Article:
In Chapter 4 of Archbishop Charles J. Chaput’s “Strangers in a Strange Land,” he relates Fr. Edwin Abbot’s 1884 novel Flatland, and in so doing neatly conveys the problem with scientism—with the idea that all the matters is what can be measured, basically:
The story imagines a world of intelligent two-dimensional figures. These creatures are straight lines, triangles, squares, and polygons, led by a priestly class of circles. The circles oversee all science, business, engineering, art and trade.
Flatland is a complex society guided by the creed of Configuration. For Flatlanders, all of reality consists in width and length. “State doctrine condemns “those ancient heresies which led men to waste energy and sympathy in the vain belief that conduct depends upon will, effort, training, encouragement, praise or anything else but Configuration.” And what is Configuration? It’s the belief that all misconduct, all crime, comes from some deviation in Regularity of line or angle. Those who are Irregular end up in hospitals. Or prisons. Or executed.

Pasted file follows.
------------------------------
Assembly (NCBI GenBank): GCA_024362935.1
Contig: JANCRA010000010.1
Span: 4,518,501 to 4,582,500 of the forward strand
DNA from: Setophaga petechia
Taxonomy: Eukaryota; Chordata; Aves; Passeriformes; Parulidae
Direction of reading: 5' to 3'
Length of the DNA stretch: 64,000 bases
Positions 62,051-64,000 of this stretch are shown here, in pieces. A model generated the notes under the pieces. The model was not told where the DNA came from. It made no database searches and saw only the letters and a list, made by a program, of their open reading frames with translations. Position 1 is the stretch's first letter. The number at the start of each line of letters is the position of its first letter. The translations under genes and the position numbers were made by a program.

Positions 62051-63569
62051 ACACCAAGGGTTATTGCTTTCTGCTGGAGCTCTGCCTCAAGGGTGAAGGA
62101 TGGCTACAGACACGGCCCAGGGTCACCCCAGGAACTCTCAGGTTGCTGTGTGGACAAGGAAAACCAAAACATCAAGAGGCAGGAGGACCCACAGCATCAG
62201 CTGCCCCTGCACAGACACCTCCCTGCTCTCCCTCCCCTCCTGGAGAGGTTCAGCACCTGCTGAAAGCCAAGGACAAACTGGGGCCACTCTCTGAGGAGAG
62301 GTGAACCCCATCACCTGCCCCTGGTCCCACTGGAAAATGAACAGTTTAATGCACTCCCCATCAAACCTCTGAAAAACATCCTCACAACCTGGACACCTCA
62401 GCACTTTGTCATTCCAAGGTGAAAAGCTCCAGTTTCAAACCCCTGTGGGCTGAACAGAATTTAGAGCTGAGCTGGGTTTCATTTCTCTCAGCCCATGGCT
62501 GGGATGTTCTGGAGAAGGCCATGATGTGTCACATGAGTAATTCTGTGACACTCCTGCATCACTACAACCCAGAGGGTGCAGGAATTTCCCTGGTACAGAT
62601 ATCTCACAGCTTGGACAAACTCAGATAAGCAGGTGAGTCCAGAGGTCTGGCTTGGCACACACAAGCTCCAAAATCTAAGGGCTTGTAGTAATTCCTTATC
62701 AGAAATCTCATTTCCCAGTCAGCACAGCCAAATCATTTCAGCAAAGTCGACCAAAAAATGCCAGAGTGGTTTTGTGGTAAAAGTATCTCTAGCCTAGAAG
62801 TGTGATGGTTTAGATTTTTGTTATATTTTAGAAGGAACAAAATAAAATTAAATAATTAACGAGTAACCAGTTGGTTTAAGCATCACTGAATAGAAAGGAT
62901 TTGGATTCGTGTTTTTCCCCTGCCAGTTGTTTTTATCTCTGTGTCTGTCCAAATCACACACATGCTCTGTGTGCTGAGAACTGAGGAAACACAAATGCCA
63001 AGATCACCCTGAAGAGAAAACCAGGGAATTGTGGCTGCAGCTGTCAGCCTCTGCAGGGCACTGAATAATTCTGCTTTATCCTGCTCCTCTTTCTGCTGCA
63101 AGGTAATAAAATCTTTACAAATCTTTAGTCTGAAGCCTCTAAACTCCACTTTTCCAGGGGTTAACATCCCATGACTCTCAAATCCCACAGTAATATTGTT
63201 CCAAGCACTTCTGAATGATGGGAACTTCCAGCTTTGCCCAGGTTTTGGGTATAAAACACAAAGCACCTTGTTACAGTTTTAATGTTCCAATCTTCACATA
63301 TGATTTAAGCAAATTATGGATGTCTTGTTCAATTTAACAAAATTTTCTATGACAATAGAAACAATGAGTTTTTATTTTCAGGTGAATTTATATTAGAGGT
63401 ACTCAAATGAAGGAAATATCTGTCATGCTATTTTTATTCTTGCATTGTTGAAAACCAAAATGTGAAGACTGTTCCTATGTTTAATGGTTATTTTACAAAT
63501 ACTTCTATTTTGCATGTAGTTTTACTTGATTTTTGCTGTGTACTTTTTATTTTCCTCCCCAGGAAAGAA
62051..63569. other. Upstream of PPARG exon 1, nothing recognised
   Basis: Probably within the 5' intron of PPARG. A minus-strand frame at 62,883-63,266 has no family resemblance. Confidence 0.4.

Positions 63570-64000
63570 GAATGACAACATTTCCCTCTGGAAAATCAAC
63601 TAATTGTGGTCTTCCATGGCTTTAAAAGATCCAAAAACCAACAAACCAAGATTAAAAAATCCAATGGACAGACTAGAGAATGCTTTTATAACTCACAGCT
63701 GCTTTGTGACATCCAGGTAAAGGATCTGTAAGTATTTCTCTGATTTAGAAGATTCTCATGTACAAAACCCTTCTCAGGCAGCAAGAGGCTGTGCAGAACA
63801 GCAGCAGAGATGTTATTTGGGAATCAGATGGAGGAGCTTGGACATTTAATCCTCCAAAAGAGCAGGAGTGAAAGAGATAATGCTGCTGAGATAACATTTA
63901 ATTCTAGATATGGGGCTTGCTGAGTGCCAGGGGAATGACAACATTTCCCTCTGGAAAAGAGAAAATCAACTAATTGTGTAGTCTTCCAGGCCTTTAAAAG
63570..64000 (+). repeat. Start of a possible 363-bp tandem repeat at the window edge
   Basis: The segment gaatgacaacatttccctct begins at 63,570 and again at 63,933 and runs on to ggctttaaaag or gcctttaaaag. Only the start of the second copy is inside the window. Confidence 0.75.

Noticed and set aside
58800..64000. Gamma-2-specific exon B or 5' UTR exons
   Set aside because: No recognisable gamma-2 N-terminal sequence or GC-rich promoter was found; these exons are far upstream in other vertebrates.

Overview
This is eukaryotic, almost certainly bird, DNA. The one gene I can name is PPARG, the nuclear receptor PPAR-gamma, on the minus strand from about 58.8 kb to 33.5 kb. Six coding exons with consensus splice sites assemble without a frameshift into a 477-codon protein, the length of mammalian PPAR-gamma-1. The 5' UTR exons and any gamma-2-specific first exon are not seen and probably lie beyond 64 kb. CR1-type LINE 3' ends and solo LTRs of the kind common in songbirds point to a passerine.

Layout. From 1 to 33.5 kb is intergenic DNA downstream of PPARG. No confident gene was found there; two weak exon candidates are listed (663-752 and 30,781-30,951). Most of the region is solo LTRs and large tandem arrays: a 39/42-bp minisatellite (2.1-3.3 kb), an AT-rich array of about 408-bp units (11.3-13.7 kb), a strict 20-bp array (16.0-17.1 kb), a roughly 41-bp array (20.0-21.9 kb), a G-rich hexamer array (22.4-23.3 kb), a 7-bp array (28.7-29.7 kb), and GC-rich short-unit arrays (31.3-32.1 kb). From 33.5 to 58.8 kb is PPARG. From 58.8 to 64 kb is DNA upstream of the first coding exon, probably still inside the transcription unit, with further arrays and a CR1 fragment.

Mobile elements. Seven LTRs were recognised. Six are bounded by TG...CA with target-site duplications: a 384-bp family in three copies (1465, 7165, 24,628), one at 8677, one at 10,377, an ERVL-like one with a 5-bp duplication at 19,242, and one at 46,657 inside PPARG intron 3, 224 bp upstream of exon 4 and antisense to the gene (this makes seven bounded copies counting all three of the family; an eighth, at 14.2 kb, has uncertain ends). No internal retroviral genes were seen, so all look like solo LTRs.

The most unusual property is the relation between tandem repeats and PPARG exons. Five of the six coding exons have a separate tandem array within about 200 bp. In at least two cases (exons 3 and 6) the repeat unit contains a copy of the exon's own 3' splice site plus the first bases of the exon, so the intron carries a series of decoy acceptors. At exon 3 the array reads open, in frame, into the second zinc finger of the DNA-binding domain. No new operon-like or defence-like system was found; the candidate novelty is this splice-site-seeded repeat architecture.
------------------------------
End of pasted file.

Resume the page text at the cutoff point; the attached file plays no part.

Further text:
One night the narrator, an urbane and orthodox Square (an attorney), is visited by a Sphere. The Sphere lifts him out of his Flatland universe. It shows him the glory of three dimensions and proves that Flatland is only part of a much larger reality. Then it sends the eager narrator back to his own world as an apostle of the Gospel of the Three Dimensions. Where he’s promptly locked up for mental illness and heresy.
Popular wisdom holds that Flatland was a satire of the conventionalism of the Victorian era. But we might find better parallels closer to our own land, in the scientism of our own time.”
What is scientism? Basically, a false faith in “universal applicability of the scientific method and approach, and the view that empirical science constitutes the most authoritative worldview or the most valuable part of human learning—to the exclusion of other viewpoints.”